Why Benefits Matter
When you strip everything back, achieving business benefits is the foundation reason for every project ever undertaken. Without benefits, there is no reason for starting or continuing a project.
When we break down ‘Benefits’ we end up focusing on how we can use the client’s resources more effectively. How can we spend the client’s money so that we deliver the best possible return on investment?
This normally means thinking about the business in a couple of things.
Increasing (or at least, maintaining) profitability.
Reducing (or maintaining) operating costs.
Reducing (or, yep..maintaining) the amount of capital tied up in the business
Providing a low cost, high-value solution to an external problem (for example, a legal or regulatory requirement).
But here’s the catch.
Organisations often start out with a view of their business drivers and needs, yet over time the project outcome doesn’t line up with those needs. The solution often doesn’t deliver what is needed and the business does not get the expected return on investment.
How Project Management Can Help
As Project Managers, we can add real value here.
Our role is to keep the two linked together. To understand the business needs and drivers and tie project outputs to them. We need to tie every project output back to the Business Case, providing a direct link between deliverables and tangible benefits.
With that in mind, when we think about Benefits Management two big hurdles jump out at us:
- Who is responsible for the benefit estimates?
Our challenge is to understand who owns the benefit estimates and also, who is responsible for delivering the business outcomes. Are they the same person or are they two different people? This is where the Project Sponsor has such an important role – he or she is the person who requires the stated benefits to meet a particular need, in pursuit of a strategic goal or objective.
- How do we measure a project’s success when benefits are realised downstream?
When we think about project success, we inevitably think about timing and measurement of business benefits.
Will the benefits be realised during the lifespan of the project, or will additional time be needed post-Project closure? How do we measure project success in those situations?
It’s worth reminding ourselves that our projects do not produce benefits, but rather they produce deliverables that the business can then use to change the way it operates, and improve those cost/efficiency drivers.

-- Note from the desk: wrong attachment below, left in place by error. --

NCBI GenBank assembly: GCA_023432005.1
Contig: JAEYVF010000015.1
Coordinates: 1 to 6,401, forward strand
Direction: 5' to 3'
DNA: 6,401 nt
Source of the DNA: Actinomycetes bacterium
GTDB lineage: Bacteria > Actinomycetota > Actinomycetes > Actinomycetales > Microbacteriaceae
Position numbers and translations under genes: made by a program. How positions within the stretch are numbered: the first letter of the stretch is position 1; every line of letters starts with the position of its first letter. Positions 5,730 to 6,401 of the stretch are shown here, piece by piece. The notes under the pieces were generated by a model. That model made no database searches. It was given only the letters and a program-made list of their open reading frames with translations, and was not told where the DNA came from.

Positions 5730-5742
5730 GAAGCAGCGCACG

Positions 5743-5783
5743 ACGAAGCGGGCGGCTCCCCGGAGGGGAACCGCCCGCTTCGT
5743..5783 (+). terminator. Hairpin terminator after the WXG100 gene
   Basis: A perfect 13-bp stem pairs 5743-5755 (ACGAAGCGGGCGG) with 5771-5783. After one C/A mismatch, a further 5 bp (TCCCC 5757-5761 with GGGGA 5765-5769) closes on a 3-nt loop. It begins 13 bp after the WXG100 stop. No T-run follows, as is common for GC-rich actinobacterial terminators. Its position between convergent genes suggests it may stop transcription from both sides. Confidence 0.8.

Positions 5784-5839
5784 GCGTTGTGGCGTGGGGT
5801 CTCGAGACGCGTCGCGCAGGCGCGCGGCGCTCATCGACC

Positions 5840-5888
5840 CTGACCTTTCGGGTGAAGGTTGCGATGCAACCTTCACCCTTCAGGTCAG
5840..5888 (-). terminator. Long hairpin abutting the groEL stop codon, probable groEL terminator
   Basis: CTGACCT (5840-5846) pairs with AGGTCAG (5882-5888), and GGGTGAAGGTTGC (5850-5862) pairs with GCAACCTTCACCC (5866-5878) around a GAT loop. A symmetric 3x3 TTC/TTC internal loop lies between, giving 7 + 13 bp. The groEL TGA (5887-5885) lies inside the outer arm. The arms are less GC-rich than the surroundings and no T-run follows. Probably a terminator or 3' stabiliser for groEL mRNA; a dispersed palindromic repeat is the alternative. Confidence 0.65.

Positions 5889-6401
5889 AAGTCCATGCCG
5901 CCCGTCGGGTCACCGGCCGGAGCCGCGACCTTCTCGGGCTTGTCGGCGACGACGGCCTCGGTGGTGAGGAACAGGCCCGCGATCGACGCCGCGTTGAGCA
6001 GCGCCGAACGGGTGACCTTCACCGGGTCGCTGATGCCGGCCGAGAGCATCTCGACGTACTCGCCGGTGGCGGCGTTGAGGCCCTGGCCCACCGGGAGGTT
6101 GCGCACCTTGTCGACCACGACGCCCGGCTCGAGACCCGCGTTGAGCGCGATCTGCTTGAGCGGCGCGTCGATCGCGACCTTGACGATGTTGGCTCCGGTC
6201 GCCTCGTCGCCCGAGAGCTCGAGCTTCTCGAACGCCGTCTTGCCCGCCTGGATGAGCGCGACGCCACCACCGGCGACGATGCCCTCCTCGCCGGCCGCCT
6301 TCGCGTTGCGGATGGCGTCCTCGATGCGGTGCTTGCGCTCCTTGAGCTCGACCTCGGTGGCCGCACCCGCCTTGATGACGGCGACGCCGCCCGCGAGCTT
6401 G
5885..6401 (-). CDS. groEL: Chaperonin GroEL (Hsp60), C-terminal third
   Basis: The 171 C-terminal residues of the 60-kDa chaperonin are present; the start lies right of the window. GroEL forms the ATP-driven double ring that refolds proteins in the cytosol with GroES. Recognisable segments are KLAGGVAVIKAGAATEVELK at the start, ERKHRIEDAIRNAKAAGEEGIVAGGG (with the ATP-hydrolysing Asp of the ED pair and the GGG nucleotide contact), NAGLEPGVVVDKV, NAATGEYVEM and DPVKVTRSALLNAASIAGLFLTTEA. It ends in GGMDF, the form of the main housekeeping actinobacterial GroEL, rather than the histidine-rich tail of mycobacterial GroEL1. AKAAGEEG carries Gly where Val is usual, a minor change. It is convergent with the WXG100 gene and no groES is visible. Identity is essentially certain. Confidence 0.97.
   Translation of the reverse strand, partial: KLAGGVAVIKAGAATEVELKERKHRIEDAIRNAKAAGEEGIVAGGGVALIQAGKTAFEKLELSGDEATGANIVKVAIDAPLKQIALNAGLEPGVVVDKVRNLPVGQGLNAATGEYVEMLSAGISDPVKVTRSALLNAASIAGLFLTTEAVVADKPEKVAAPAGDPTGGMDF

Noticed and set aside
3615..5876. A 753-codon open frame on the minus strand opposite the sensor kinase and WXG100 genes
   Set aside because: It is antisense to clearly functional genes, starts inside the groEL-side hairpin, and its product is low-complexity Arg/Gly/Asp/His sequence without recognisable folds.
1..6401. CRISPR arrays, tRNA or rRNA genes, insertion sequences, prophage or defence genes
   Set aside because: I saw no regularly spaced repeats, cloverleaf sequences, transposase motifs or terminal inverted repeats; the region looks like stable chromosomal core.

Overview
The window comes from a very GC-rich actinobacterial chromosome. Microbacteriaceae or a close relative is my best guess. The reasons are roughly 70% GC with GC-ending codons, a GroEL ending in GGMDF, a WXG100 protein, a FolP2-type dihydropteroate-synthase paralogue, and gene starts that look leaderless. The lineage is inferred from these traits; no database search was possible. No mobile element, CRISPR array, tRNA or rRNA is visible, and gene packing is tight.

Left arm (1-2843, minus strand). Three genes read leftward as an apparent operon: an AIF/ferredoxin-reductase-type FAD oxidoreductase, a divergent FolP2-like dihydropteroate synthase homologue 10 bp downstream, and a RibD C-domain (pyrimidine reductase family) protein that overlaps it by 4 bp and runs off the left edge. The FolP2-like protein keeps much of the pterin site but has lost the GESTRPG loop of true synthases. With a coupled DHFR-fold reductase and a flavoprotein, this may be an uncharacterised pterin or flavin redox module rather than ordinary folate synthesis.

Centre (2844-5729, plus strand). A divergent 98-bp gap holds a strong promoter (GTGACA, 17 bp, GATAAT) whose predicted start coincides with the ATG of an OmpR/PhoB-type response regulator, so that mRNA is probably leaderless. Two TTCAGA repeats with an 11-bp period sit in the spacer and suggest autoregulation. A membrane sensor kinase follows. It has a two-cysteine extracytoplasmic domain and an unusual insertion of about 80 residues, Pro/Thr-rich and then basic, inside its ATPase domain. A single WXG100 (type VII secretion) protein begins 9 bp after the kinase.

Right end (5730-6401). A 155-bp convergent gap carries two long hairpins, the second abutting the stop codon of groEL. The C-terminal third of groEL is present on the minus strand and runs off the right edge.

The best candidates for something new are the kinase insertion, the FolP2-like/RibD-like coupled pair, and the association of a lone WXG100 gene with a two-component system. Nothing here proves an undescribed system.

Should project success be measured in terms of benefits realised, or on the basis of putting in place the framework from which the business can then drive benefits?
WThis post is a short intro to our next APAC #PMChat on 14th August 2017 (10.00PM US Eastern) / 15th August 2017 (12.00PM Australia (Sydney, Melbourne), where we will be talking about Project Benefits Management – why it matters, why we often get it wrong and what we can do to improve our benefit outcomes.
We’ll open up with two contextual questions, to break the ice and set the scene.
Q1. When defining successful Project/Programme delivery, do you include Benefits as a measure of success? #PMChat
Q2. As a PM, how do you help shape a successful Benefits Management outcome? How do you add value? #PMChat
We’ll then talk about benefits ownership – who defines benefits, who is responsible for owning them, and should these be the same people/person?
Q3. In your experience, who is responsible for defining Project benefits? #PMChat
Q4. Business Cases. In your organisation, does anyone read them? Do they live & breathe, or are they “set and forget”? #PMChat
Q5. Benefits Ownership. Should the person who owns the Business Case outcome also define the Project Benefits? #PMChat
Finally, we will think about the broader picture – how we can improve our benefits management practice.
Q6. Benefits are often realised later after the Project has closed. How does this shape your PM approach to Benefits Management? #PMChat
Q7. What do you see as the most urgent area we need to focus on to improve the way we manage Project Benefits? #PMChat
Here’s What Happened Next
We had a terrific chat, with some great ideas thrown around. Please check out the Storify story.